Sleepless in Toronto: How I Learned to Respect the Importance of My Health

The truth about my experience with mental health, is that I never quite understood the magnitude of its possibility to devastate, until I was faced with acknowledging its affect on my own life. I grew-up watching family and friends’ battle to gain control over various mental ailments. While some triumphed, others never firmly confronted the invisible demon head-on. Sure, in my subconscious there was always a small fear of knowing my family history, that one day I too would succumb to this fate and whether I’d be strong enough to face ‘it’. However, from my perspective I seemed quite sound in mind, so I didn’t dwell on it. I thought my part for the campaign of championing mental health awareness was to empathize with those who were struggling and provide positive support. But in Fall 2013 my mental well-being took a mighty blow, and my passive fear became a present and aggressive reality.

I don’t understand – why can’t I fall asleep? So it all began with a few nights of no sleep, which eventually extended into weeks. Any issues I faced in the past I`d surpassed with a good cry, music, some blogging and little help from my family and friends. However it was becoming increasingly difficult to meet the needs of a demanding and stressful job that involved helping others. How was I going to help others if I couldn’t help my damn self?

Meditation and yoga ceased when anxiety around sleep became perpetual. The impact sleep deprivation had on my general state from moment-to-moment was becoming debilitating. I had forgotten how to breathe. I felt numb, yet everything hurt. I realized the urgency of my issue and began trying a holistic approach. I turned to acupuncture and consulted a naturopath, but the treatments barely made a dent. I recognized myself less and less. Reluctantly I decided to try pharmaceuticals.

My doctor was surprised I was functioning off merely micro-sleeping. Enter sedative-hypnotics and psychoactive drugs. I tried many types over the next months, but none provided an escape from perpetual
wake. In fact, the side effects of grogginess and the level of drugs in my system mutated me into a zombie.

By December 2013, I had hit a moderate-severe depression. I had lost 10 pounds and could barely get out of my house. Not eating regularly had always been an unhealthy pattern connected to stress for me. I felt like I was in an awake state of daze, knowing what I had to do, but not having the energy to do it.

Understanding my doctor’s frustration with my lack of response, I mentioned a pill that had worked for depression on family members– she hastily wrote the prescription. Two days later I sat on the floor shaking. I was having an adverse chemical reaction to the anti-depressant. I told my sister I wanted to explode. That was the scariest day of my life, period. When I finally was able to consult a mental health professional, he was shocked considering my family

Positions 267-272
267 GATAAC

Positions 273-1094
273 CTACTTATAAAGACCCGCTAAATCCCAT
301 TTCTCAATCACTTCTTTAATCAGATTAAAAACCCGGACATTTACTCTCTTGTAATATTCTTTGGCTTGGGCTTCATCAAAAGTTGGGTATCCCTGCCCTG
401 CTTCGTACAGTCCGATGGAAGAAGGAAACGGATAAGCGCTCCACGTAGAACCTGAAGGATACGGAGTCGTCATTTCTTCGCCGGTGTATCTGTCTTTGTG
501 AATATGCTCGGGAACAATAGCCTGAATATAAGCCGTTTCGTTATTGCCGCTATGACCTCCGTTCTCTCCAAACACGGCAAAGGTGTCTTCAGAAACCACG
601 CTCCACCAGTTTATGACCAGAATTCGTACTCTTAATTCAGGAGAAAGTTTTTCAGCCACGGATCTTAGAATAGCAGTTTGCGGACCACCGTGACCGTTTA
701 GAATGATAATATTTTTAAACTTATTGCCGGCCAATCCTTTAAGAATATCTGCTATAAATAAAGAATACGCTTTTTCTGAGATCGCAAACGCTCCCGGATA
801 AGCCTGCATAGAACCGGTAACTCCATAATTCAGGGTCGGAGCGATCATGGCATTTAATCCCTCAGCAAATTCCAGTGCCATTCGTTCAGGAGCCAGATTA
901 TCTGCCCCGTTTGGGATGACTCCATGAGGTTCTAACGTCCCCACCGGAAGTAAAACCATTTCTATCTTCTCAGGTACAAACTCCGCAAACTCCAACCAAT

history and severe anxiety, that my doctor had prescribed this particular pill. I had trusted my doctor with my health and she had put me at-risk.

Soon after, work became unbearable. I took a 2-month sick leave. I
needed to take charge of my own health, or else. On Christmas Day I woke to have the most touching spiritual experience of my life, and I realized I had to keep alive the love inside. There is always a light, no matter how bleak the present seems. January 2014 , things started to slowly turn around. I found a new doctor, one who was confident in her work – she helped me gain some sleep and more importantly, the self-esteem to conquer this invasion.

Soon after, I saw a counsellor through Toronto Western Hospital`s free Community Mental Health program. My shrink gave me medication that decreased my anxiety, but most importantly, I started talk therapy with my amazing counsellor. This has worked wonders in helping me identify negative cognitive thinking and unhealthy life patterns activated by stress.

Recently, returning to my faith in alternative medicine, I started seeing a Traditional Chinese Medicine (TCM) doctor, and weaned off medication. The herbal tea doesn’t taste good and is not cheap but alongside acupuncture, it has tremendously helped my sleep. My TCM doctor proclaims that stress has manifested into energy stagnation in my stomach, which is why iron deficiency and lack of appetite persist. I’d never heard that theory before but, when she pressed on my belly and I reacted in pain, I went home and cried. She had given me access to a diagnosis that connected with me: the physical impact of stress and anxiety infects the flow of core energy; it is not all in the head. With gaining some more rest, I’m encouraged that I’m healing slowly but surely.

I still have ups and downs, but I’m trying to be gentle with myself. I try and remember that like a physical injury, regaining mental resiliency takes time and effort. There is freedom from the chaos if we are resourceful enough to find the way.